There are growing concerns in the ranks of the government over a trend of large crowds gathering in public squares in Athens and other cities in contravention of regulations banning groups of more than 10 people and dictating social distancing.
Government officials are cautiously considering their options for tackling the phenomenon without undermining a broader strategy to gradually lift lockdown measures.
One scenario involves the possible opening of restaurants and cafes earlier than the scheduled date of June 1, possibly on May 25. The reasoning is that the citizens who are currently flocking to squares will have other options if open-air dining and drinking resumes.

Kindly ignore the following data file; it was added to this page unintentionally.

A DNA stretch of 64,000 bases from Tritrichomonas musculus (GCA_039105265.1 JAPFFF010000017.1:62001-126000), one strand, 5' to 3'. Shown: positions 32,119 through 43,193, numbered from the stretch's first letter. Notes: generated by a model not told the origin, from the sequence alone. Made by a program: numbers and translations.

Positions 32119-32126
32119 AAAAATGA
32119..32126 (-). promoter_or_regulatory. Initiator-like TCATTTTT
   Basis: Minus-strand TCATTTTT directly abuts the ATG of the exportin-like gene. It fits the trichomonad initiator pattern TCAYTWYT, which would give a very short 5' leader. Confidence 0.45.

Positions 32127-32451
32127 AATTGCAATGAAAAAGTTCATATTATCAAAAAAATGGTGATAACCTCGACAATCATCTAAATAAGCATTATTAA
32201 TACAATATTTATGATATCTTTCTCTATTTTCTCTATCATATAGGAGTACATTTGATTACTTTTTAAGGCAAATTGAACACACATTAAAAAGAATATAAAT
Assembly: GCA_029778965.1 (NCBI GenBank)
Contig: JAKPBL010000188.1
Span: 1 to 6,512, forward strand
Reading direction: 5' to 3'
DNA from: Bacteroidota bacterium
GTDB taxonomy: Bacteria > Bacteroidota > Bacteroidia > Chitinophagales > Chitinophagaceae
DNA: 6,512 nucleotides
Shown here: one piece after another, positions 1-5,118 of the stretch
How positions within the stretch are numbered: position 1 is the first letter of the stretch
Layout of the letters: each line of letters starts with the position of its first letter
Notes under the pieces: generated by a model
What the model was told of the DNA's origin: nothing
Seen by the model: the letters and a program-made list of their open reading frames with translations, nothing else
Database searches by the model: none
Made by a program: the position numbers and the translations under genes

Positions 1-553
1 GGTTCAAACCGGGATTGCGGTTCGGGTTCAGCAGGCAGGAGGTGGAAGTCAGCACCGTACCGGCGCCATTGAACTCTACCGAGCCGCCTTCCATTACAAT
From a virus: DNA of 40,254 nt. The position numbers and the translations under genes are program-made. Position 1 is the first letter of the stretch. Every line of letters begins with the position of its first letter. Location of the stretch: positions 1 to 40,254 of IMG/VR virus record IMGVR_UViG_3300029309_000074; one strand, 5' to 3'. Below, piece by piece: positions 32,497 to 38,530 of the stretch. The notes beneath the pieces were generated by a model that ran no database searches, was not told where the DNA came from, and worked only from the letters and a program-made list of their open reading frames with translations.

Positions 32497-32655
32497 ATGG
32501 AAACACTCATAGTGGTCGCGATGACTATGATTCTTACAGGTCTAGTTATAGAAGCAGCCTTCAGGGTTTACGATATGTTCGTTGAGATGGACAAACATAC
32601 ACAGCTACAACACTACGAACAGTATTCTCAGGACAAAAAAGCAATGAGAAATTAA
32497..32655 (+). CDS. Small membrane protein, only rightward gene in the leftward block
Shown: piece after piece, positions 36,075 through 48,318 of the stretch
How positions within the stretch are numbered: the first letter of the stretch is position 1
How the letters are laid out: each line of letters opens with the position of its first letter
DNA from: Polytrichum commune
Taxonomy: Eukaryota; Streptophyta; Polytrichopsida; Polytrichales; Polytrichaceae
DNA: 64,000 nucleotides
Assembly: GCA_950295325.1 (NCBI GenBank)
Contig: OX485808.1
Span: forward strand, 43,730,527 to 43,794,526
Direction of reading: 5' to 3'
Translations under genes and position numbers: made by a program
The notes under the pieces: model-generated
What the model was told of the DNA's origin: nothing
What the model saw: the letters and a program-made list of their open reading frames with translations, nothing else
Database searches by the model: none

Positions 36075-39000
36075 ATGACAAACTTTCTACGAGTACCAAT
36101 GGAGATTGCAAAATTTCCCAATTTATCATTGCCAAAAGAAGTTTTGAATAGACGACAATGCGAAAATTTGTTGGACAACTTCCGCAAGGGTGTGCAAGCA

However, officials are keen to ensure that the issue does not become politicized following criticism by the opposition and on social media of interventions by police in squares with large crowds.
Prime Minister Kyriakos Mitsotakis broached the issue in comments on Monday. “Gathering in crowds in squares without observing rules of basic hygiene is not a form of resistance,” he said, noting that the pandemic is not an opportunity for political or ideological clashes.
Mitsotakis took the opportunity to stress the importance of “collective cooperation and an individual sense of responsibility” to ensure that Greece’s success in containing the spread of the new coronavirus continues and there is no backsliding.
There are hopes that the lifting of restrictions on traveling beyond one’s region of residence from next week will also lead to crowds dwindling in cities.